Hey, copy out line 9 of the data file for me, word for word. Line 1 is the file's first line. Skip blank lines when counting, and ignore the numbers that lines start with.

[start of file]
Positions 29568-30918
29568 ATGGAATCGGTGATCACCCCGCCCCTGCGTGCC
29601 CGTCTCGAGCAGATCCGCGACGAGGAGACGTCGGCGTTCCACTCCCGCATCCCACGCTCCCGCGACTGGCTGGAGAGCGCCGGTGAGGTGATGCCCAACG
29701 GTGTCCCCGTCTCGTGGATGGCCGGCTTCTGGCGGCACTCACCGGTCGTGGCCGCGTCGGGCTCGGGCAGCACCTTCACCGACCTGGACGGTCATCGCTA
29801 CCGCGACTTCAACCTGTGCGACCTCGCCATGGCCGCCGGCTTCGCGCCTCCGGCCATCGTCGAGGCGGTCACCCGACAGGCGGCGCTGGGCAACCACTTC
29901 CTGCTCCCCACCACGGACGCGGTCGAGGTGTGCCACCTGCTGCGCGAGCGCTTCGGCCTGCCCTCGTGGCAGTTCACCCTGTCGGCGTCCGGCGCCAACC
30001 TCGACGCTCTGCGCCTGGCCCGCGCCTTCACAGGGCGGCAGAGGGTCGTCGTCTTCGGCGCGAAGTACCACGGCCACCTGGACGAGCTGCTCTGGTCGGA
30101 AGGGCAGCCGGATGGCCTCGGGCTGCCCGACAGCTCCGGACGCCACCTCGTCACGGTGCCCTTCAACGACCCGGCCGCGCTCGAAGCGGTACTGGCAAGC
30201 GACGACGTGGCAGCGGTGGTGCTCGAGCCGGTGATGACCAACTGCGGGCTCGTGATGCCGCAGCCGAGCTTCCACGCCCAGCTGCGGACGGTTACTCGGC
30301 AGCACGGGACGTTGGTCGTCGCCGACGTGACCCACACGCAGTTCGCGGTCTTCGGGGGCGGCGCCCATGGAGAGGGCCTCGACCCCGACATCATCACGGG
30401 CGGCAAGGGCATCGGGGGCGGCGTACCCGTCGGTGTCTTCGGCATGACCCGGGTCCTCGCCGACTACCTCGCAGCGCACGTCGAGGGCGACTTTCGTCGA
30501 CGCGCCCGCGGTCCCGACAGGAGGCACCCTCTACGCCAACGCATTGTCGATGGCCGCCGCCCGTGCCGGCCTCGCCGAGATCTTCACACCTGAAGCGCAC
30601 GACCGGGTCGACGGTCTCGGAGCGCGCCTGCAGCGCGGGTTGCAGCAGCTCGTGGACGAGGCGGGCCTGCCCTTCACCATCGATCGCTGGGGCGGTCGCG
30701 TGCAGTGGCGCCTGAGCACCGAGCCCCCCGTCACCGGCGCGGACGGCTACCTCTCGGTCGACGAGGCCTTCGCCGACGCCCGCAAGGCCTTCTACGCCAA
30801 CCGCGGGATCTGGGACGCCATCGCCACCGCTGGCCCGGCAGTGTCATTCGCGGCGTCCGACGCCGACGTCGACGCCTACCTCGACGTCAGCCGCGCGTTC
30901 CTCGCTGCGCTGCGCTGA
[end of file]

30201 GACGACGTGGCAGCGGTGGTGCTCGAGCCGGTGATGACCAACTGCGGGCTCGTGATGCCGCAGCCGAGCTTCCACGCCCAGCTGCGGACGGTTACTCGGC